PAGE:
Do short barrel 5.56 mm carbines have some limitations? Yes, especially beyond 100 yards, but BFD…learn what they are, train, and drive on. Despite the ballistic compromise, for LE urban work with lots of entries, the 10.5-12.5” BCM, Colt, Centurian, LaRue, LMT Mk18/Commando style weapons w/Aimpoint RDS's are the best weapon types for this mission. For GP LE Patrol use, properly built AR15's like the 14.5-16” BCM, Colt, LMT, LaRue, Centurian carbines with Aimpoint RDS's and 3x magnifiers in quick detach flip mounts like the LaRue LT649 are superb choices (quality variable optics like a S&B 1.1-4x Short Dot, NF 1.1-4x, or Trijicon 1-4x are also good options) -- pick the right tool for the job.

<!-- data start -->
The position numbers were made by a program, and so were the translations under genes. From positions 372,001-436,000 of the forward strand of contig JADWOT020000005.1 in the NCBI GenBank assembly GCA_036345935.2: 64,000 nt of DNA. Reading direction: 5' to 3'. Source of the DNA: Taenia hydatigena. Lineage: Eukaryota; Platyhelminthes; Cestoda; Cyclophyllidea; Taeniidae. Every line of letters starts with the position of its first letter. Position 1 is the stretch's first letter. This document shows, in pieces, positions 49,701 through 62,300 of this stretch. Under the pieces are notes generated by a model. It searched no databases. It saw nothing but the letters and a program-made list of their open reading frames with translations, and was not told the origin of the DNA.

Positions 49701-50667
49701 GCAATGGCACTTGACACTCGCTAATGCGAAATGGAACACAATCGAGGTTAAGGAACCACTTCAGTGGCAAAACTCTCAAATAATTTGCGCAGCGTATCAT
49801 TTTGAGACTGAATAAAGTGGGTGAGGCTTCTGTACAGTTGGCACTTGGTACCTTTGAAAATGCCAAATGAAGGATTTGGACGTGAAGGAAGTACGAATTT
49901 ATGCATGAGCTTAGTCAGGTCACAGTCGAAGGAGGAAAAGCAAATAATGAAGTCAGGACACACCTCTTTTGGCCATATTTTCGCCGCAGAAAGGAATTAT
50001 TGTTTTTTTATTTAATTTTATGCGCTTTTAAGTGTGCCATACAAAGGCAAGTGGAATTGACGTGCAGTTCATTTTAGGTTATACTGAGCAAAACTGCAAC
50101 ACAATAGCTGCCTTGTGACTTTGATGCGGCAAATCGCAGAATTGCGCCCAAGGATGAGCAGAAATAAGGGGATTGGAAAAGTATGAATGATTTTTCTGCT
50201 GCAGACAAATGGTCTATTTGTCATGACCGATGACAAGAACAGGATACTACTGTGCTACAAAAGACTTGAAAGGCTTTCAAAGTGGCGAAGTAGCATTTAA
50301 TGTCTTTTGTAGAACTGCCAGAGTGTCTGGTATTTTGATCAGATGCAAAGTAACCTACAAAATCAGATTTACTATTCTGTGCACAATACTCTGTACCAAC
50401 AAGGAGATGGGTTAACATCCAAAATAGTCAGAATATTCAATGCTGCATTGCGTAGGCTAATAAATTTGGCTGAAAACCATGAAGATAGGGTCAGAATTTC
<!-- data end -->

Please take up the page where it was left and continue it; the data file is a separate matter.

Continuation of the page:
Plus ça change, plus c'est la même chose.

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  7. #7
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    Quote Originally Posted by Defaultmp3 View Post
    .224" diameter bullets is what's loaded into .223 Rem/5.56 NATO.

    [/I]
    Oh... I thought you were intentionally poking at me for not stating, explicitly, my caliber in the first post. My bad, sir!

    Just trying to be a good citizen here.

    Thanks!

    -E
    "It is only the warrior who chooses pacifism. All others are condemned to it."

    "Malo periculosam, libertatem quam quietam servitutem."
    Dangerous Freedom over Peaceful Slavery.

  8. #8
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    Quote Originally Posted by gaijin View Post
    Both the 64 (now 62) and 75 gr G. D. are accurate, bonded and shot reasonably close to same POI as m193- couple inches at 100 yds.
    The 77 gr OTM is very accurate, rates well as a “stopper”, but isn’t bonded/barrier blind.